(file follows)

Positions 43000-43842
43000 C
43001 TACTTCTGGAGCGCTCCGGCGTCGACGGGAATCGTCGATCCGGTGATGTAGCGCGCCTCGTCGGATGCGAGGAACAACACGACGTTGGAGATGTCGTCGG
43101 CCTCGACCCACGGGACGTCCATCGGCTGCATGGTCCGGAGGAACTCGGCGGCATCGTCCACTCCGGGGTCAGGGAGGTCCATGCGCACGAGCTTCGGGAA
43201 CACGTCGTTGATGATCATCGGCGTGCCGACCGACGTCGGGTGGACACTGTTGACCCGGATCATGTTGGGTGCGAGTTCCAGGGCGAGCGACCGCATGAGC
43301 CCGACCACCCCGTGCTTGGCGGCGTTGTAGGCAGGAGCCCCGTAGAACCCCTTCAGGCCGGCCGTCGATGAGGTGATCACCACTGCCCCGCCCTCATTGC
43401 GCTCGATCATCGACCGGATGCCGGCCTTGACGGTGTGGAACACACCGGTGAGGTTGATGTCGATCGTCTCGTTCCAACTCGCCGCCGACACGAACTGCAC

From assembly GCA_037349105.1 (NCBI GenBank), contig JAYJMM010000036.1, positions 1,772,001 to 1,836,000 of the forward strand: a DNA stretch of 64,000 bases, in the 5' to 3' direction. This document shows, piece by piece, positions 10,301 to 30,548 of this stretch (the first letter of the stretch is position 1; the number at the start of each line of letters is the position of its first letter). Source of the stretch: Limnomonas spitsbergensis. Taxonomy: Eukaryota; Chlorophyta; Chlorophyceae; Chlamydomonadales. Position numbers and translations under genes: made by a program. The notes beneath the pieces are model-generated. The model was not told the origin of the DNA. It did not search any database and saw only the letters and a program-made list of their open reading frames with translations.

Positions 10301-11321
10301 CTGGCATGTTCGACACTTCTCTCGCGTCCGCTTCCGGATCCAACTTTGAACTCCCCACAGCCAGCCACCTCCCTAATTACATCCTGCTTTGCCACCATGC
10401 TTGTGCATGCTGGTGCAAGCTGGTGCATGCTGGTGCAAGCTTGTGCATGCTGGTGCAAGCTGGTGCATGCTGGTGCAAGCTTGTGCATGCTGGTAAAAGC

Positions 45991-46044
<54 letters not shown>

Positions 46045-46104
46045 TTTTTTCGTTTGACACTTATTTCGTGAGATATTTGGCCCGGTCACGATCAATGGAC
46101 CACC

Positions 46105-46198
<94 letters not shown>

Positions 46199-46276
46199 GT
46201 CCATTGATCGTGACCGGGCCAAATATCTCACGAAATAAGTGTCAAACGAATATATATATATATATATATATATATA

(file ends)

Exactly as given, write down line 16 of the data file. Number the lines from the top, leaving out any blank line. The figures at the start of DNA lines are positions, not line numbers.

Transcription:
46101 CACC